Inquisitive semantics and pragmatics

Place: University of Amsterdam, PCH 115
Time: Fall 2011, Wednesdays 6pm -- 9pm
Lecturers: Jeroen Groenendijk and Floris Roelofsen


Overview

The course provides an in-depth introduction in inquisitive semantics, logic, and pragmatics, and engages students in current research questions. Inquisitive semantics offers a new logical-semantical model for the interpretation of natural language. The proposition expressed by a sentence is viewed as a proposal to update the common ground of a conversation. Crucially, a speaker may propose several alternative ways of updating the common ground, from which the hearer is invited to choose. The new semantic framework gives rise to new directions for the study of pragmatics, and also leads to new logical research questions.

In the first part of the course we discuss the logical and philosophical foundations of inquisitive semantics, and will illustrate its applications in several empirical linguistic domains. The last part of the course is intended to have the nature of a research colloquium. Students will choose a small research project on logical, philosophical or linguistic aspects of inquisitive semantics, write a small research report, and present their findings to the other students.

Schedule (provisional)


 Date
 Topic               Reading   Optional reading 

Week 1
7/9
 
General course introduction (slides)
 Basic intro to inquisitive semantics (slides)
 
Groenendijk-Roelofsen-10-notes
Aloni-Butler-Dekker-07


Groenendijk-99
Mascarenhas-09-first-part
Groenendijk-Stokhof-99

 
Week 2
14/9


 Inquisitive semantics
(restricted, support-based)

Groenendijk-Roelofsen-09 (sec.1-3)

Groenendijk-09

 Week 3
21/9


Inquisitive algebra and logic

Roelofsen-11
Ciardelli-Roelofsen-09-tark

Ciardelli-Roelofsen-10-jpl
Week 4
28/9

First order inquisitive semantics:
the maximality problem and witnesses


Ciardelli-09
Groenendijk-Roelofsen-11




 Week 5
5/10
 
Witness semantics
An algebraic perspective



Roelofsen-11-lori

 Week 6
12/10

Witness semantics

Groenendijk-Roelofsen-11-prague


 Week 7
19/10

The logic of interrogation from the
perspective of inquisitive semantics 


Groenendijk-11

Groenendijk-99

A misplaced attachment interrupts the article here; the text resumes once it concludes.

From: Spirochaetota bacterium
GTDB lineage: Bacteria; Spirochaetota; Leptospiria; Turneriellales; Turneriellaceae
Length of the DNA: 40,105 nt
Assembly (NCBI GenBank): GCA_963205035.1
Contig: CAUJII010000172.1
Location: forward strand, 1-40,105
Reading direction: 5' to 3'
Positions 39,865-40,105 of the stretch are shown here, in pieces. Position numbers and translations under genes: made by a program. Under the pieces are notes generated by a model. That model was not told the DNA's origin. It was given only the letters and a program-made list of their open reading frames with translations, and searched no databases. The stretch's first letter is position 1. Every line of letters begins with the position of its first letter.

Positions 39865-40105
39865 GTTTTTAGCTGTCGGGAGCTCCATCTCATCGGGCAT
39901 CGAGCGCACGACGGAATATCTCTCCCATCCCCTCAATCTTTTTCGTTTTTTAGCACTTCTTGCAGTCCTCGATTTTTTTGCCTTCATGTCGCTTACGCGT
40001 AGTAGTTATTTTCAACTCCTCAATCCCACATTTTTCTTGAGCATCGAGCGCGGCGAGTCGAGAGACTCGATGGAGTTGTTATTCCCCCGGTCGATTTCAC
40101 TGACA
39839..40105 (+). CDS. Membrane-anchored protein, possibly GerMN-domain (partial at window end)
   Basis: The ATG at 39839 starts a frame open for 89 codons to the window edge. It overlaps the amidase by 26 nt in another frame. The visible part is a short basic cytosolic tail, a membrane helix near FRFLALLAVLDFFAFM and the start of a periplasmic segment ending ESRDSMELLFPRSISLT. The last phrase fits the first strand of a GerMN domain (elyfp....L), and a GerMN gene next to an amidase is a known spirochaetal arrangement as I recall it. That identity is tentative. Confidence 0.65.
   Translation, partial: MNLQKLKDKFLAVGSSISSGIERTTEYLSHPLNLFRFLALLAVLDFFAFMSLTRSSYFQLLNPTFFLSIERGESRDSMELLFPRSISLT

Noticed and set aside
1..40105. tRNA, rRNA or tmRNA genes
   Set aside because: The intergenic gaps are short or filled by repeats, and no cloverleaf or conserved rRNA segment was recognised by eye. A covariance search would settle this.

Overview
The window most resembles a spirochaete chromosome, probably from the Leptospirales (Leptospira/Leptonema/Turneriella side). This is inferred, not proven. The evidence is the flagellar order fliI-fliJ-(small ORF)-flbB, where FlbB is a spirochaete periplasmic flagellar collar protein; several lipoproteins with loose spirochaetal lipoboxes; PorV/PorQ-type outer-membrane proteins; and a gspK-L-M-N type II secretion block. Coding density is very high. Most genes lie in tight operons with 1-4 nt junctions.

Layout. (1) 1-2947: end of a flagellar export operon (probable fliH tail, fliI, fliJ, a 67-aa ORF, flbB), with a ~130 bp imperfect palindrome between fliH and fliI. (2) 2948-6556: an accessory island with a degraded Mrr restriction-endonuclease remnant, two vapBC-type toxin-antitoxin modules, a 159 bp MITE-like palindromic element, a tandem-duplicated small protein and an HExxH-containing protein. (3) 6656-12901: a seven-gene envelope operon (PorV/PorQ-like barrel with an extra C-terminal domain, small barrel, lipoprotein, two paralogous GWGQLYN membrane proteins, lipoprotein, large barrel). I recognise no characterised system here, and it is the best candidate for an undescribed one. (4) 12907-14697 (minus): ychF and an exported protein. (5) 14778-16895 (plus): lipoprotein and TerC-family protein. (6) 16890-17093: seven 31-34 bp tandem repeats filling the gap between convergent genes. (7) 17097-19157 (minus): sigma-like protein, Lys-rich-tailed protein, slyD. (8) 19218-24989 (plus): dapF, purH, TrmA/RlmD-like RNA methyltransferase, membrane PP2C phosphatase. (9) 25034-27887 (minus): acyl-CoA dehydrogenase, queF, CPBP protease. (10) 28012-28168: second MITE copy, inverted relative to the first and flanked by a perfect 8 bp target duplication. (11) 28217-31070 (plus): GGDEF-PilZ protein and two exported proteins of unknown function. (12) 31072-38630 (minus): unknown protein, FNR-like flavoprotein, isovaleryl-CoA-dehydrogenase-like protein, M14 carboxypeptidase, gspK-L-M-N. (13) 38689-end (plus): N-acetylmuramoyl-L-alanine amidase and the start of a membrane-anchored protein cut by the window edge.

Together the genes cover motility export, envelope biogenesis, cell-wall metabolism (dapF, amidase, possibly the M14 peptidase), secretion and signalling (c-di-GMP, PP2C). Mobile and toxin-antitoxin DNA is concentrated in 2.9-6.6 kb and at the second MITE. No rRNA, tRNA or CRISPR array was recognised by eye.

Break (midterm paper due Nov 1)

   
 Week 8
2/11

Attentive content (slides)

Ciardelli-Groenendijk-Roelofsen-10

Zimmermann-00
 Week 11
9/11

Three ways of thinking about possibilities 




 Week 10
16/11

Disjunctive questions, prosody and syntax

Pruitt-Roelofsen-11

Roelofsen and van Gool-09
 
 Week 9
23/11

Disjunctive questions, semantics

Erotetic languages


Pruitt-Roelofsen-11

Groenendijk-11-hierarchy
 

 Week 12
30/11

Erotetic languages and the inquisitive hierarchy

Inquisitive dynamic epistemic logic


Groenendijk-11-hierarchy

Roelofsen-11-idel


 Week 13
7/12

Polarity particles


Farkas-Roelofsen-11

Farkas-Bruce-10
 Week 14
14/12
 
Project presentations

 
David van Tijn
Holger Brunn
Matt Teichman
Pawel Lojko

 

Potential additional topics

  • Unconditionals: Rawlins, Kaufmann.
  • Hypothetical information exchange: supposition, modal subordination, conditional questions, counterfactuals.
  • Inquisitiveness cross-linguistically: Haspelmath-01, Bhatt-00
  • Questions and indefinites in dynamic semantics: Haida.
  • Intervention effects: Beck, Kim, Pesetsky, Haida, Cable.
  • Question-based models of discourse: Ginzburg, Roberts, Büring.
  • Acquisition of disjunctive questions in Japanese and Mandarin: Akagi.
  • Exhausitivity marking in Hungarian: Balogh-09, ch.4,5
  • Further reading on attentive might: Willer-11, Yalcin-11

Assignments and grading

  • Mid-term paper
    Length: 5-10 pages
    Due: Nov 1
    Weight: 30%
  • Presentation
    Length: depending on total number of presentations
    Topic: either your own paper-in-progress, or related work
    Date: Dec 7 or Dec 14
    Weight: 20%
  • Final paper
    Length: 10-20 pages
    Due: Dec 20
    Weight: 50%